Motocycles and cupcakes

Ellen Futterman

By Ellen Futterman, Edtior

They have names like Chai Riders, Jews that Cruise and Shalom n’ Chrome. Yes, that’s right, I am talking about Jewish bikers, big-time motorcycle enthusiasts. Hillel’s Angels. Like religion, they are even organized.

In fact, the Jewish Motorcycle Alliance (JMA) is a worldwide association that includes biker groups in the United States, Canada and Australia, representing over 600 Jewish motorcycle enthusiasts (see story on Page 14). The common thread is religion; however, membership or admittance to member clubs is not dictated by faith or a brand of motorcycle. Riders of any denomination or brand of bike are welcome, according to organizers.

New Mt. Sinai Cemetery advertisement

The St. Louis chapter “Wandering Twos,” was begun by Steve Aroesty — lawyer by day, Harley-Davidson Sportster rider by night. “After going to a couple of JMA conventions, I wanted to get something started in St. Louis,” Aroesty explains. “So I started Wandering Twos here a couple of years ago, playing off two wheels of a motorcycle and the wandering Jew idea.”

One of the first recruits was Debbie Fremerman, an Orthodox friend of Aroesty’s who works as an administrator at Block Yeshiva High School. She accompanied Aroesty to a JMA convention in Omaha, Neb. four years ago, along with another couple. Fremerman grew up in nearby Lincoln, Neb. and had ridden motorcycles as a kid.

“I like the camaraderie of the group and meeting new people,” says Fremerman, who rides her Honda Shadow when the local chapter gets together about twice a month. “I just don’t ride on the Sabbath,” she adds.

The local chapter has about 30 active members, says Aroesty adding that “generally, there are about 10 to 15 of us on any given ride.”

Both Aroesty and Fremerman were among a small St. Louis contingent that participated in JMA’s seventh annual convention at Virginia Beach, Va. in May. About 300 cyclists showed up for a weekend that included wine and music festivals as well as escorted and self-guided rides through scenic Virginia and Maryland.

“One of the things I like best (about JMA) is the diversity (of its membership),” said Aroesty. “You’ve got hardcore Harley guys who are very serious to people who ride trikes and scooters. There’s a lot of variety, from 20-year-olds to 80-year-olds, married and single, observant to ultra-Reform. That’s what so great. It’s a Jewish organization that cuts across all lines.”

In addition to the bi-monthly rides, Aroesty and Fremerman try to schedule programming around the Jewish holidays. During Sukkot, the group rode bikes to visit various sukkahs around town. During Purim, members rode to the annual parade in University City.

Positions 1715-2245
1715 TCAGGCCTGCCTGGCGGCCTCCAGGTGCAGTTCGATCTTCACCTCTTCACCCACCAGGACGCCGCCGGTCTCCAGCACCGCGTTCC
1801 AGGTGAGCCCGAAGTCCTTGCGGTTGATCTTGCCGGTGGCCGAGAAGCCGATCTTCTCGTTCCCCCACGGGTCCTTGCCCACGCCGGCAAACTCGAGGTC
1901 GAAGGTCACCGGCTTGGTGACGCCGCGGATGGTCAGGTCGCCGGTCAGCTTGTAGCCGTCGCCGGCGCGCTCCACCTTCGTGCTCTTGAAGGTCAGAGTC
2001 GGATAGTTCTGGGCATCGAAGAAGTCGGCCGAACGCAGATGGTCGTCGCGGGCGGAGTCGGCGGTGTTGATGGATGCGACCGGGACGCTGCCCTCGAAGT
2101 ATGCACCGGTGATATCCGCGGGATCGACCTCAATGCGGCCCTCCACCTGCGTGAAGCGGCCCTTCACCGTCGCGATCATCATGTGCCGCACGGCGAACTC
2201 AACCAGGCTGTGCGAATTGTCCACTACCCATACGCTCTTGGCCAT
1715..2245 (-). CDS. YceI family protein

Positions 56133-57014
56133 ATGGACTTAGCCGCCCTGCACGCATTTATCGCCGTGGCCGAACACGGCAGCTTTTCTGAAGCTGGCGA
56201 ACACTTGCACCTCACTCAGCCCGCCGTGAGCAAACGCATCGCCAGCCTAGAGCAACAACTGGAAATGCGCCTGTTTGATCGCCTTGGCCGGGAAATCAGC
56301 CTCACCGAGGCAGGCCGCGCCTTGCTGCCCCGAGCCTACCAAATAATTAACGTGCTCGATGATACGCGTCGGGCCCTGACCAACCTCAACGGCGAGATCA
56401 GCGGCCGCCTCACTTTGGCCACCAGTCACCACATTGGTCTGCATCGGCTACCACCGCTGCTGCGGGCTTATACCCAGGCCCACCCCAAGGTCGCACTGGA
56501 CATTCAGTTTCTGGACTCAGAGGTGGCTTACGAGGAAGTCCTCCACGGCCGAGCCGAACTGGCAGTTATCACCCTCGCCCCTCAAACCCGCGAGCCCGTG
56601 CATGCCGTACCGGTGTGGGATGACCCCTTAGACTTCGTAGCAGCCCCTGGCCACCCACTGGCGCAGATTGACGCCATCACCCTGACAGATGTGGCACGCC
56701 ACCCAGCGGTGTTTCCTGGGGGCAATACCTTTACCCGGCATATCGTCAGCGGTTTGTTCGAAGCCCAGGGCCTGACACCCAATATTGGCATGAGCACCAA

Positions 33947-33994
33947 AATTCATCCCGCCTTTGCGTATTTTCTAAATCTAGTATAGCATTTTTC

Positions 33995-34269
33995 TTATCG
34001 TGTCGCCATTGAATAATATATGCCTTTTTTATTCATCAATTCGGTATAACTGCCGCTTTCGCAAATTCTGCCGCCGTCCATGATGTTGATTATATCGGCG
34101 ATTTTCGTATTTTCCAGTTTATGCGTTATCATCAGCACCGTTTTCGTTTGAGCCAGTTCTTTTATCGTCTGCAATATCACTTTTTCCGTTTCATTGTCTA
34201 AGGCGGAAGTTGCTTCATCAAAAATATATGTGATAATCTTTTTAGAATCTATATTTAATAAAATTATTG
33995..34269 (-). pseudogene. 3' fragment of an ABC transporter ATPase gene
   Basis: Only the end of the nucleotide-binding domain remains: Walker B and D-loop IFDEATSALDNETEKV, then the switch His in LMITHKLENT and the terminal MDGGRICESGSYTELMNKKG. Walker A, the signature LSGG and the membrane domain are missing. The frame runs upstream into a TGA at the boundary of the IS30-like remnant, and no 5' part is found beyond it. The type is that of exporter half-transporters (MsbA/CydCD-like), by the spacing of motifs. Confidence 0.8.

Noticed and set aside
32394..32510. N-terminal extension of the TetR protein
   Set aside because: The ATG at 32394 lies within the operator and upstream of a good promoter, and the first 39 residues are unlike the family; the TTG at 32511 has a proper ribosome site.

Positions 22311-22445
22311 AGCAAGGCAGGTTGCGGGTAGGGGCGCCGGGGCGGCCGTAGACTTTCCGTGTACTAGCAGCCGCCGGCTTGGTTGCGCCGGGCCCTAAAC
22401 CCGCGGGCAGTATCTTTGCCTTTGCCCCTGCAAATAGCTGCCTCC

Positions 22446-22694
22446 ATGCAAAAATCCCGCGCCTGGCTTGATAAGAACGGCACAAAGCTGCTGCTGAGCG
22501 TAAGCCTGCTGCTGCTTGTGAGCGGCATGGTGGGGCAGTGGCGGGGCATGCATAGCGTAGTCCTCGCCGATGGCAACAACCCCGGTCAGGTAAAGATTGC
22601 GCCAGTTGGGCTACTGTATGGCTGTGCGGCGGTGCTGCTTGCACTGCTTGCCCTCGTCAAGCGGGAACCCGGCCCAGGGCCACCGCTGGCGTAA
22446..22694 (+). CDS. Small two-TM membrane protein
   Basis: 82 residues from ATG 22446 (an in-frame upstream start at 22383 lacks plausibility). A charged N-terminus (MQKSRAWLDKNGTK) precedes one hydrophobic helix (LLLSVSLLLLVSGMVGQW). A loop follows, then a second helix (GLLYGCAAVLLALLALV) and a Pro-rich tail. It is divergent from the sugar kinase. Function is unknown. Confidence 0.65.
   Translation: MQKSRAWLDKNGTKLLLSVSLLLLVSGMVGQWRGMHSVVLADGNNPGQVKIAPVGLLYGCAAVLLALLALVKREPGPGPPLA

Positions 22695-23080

“We just hosted the Chicago chapter of Chai Riders,” says Aroesty. “We went to dinner at Cunetto’s in the Hill and did some great rides to the wineries, along the River Road. It was great fun.

Next year’s JMA convention will be held in Toronto, marking the first time the event will be held outside the United States. “St. Louis was in the running for the convention next year,” Aroesty reports. “We lost to Toronto by only two votes.”

For more information about the local JMA chapter, email [email protected]

A pencil a day

Suzanne Epstein-Lang is a terrific neighbor. I should know. She lives next door to me.

She also happens to be a tireless volunteer, who along with her two young daughters, is trying to scrounge up as many pencils as she can for the Back-To-School! Store, which is sponsored by National Council of Jewish Women’s St. Louis Section and set for July 24.

Lang is quick to point out that collecting pencils is not a sanctioned part of the Back-To-School program but rather a grass-roots effort to donate to NCJW. In her blog at, she writes about the excitement she felt as a child – and her own children feel – picking out brand new pencils for the school year, along with other supplies. But what about children who can’t go to Target for pencils and other supplies, she wonders? That’s why she began her “personal pencil project” to gather as many as she could to give out at the Back-To-School store.

So if you have a few pencils to spare, email her at [email protected] to arrange a time for her to pick up your pencils. She’s hoping to collect 12,000.

A gallant effort

Kudos to former Jewish Light board member and all-around good guy Paul Gallant on receiving the Community Service Award from the William T. Kemper Foundation – Commerce Bank and the Commerce Banshares Foundation. At a reception held in his honor Tuesday and attended by more than 100 people, Gallant was awarded two checks, each for $5,000, made out to two non-profits, Gateway to Hope and GO! St. Louis.

Gallant served as the first board president for Gateway to Hope, which provides comprehensive health care at no cost to uninsured or underinsured individuals with breast cancer. GO! St. Louis is the sponsor of the area’s marathon as well as other healthy lifestyle and fitness events and school-based programs. Gallant helped start the organization and has been its board chairman since inception.

Congrats Paul.

Hot cakes

Chefs Casey Shiller, Certified Executive Pastry Chef, and Dana Holland of Jilly’s Cupcake Bar & Café in University City are slated to appear in the Food Network’s “Cupcake Wars,” airing at 7 p.m. Tuesday, June 28 (and re-broadcast several times). Shiller and Holland will compete against three other teams for a $10,000 grand prize.

Jilly’s Cupcake Bar & Café, which is owned by Jill Segal, is reportedly the first St. Louis-based business to appear on “Cupcake Wars,” as well as the first team in the show’s history to represent a business from the state of Missouri.

The episode is titled “The Final Frontier,” as it explores an outer space theme where bakers compete to have their tasty treats at a VIP party honoring the first man in space. For more information, go to